Ticknall Parish Church, dedicated to St George. After the storm, at sunset. Photo ©copyright Ticknall Life.

The Parish Church of St George

Ticknall parish church is an example of the work of Derby architect Henry Isaac Stevens and was built to replace the old church dedicated to St Thomas Becket. It was consecrated by the Bishop of Hereford Rt. Revd. Thomas Musgrave on 6 October 1842. Remnants of the previous church stand in the churchyard, along with a simple medieval cross. The church contains a pipe organ by J.W. Walker dating from 1869.

The Church and Cross are a scheduled Monument. The cross, which is Listed Grade II and principally of medieval date, was originally a village or market cross which, it is believed, was moved into the churchyard in the 18th century. It is of stepped form, with a base consisting of a plinth, two steps, a socket stone, a shaft and the remains of the cross head. The steps are circular in plan and are constructed of sandstone blocks resting on a plinth of just over 2m diameter.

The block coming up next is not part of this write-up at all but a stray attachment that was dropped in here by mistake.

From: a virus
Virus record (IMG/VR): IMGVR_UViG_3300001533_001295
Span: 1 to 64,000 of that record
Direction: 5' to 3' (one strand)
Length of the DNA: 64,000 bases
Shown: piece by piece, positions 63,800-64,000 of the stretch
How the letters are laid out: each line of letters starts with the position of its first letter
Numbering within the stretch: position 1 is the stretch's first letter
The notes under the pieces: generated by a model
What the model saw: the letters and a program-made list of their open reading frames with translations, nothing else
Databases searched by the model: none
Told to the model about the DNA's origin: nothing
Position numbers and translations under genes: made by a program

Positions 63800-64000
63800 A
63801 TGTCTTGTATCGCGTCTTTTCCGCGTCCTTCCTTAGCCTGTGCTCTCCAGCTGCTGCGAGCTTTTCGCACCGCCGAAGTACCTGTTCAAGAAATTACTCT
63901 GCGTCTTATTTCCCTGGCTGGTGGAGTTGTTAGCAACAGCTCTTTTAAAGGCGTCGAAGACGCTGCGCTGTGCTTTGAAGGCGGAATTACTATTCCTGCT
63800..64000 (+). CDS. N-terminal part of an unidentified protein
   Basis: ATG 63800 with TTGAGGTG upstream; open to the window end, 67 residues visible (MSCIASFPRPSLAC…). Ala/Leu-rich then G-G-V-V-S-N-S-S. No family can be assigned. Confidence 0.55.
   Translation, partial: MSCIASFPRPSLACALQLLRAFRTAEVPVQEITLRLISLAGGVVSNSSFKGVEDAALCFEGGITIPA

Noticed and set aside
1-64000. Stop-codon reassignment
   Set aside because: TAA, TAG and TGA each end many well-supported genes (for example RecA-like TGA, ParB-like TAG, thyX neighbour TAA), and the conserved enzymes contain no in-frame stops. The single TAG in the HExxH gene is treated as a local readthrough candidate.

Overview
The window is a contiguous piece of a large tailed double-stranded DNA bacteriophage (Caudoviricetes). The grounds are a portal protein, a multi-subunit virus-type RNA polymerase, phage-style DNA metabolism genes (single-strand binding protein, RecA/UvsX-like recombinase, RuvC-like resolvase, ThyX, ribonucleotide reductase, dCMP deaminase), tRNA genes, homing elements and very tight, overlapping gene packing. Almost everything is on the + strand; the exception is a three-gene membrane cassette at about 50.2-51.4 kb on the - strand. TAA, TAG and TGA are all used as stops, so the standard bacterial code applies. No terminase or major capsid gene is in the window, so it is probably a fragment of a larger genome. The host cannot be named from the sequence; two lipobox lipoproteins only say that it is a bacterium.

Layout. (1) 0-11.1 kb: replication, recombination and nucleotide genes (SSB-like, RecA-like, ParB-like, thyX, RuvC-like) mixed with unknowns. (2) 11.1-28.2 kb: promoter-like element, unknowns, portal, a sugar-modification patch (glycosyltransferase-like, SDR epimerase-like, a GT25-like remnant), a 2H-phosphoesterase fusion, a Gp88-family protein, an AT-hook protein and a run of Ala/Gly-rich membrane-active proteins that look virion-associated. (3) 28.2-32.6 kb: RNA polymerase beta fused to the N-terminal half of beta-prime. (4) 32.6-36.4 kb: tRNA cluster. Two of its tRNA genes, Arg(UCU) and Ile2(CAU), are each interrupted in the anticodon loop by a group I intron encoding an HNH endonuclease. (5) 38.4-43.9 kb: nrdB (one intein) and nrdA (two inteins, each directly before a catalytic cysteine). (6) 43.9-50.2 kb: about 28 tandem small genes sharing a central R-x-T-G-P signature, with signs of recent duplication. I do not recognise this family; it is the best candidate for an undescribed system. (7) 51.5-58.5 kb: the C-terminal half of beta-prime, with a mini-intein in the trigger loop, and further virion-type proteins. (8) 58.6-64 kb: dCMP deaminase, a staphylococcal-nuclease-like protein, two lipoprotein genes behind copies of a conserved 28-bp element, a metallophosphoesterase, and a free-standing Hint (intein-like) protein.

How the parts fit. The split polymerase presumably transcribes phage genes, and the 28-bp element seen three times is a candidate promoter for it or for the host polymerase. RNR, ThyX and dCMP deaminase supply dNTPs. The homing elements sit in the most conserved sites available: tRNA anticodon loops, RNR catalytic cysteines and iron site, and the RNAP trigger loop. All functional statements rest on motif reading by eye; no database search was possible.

The socket stone stands on the upper step and is octagonal in plan with step moulding around its upper edge. The shaft, which is also octagonal in plan, stands to a height of approximately 1metre and is surmounted by a large irregular square finial which has been repaired in cement with an iron band.

Although moved from its original location, the cross probably relates to the position of the 18th century south porch and may mark the spot of an earlier cross.

Bryan Smith
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Bryan Smith

Bryan is the editor of Ticknall Life community magazine. (For over 20 years.)

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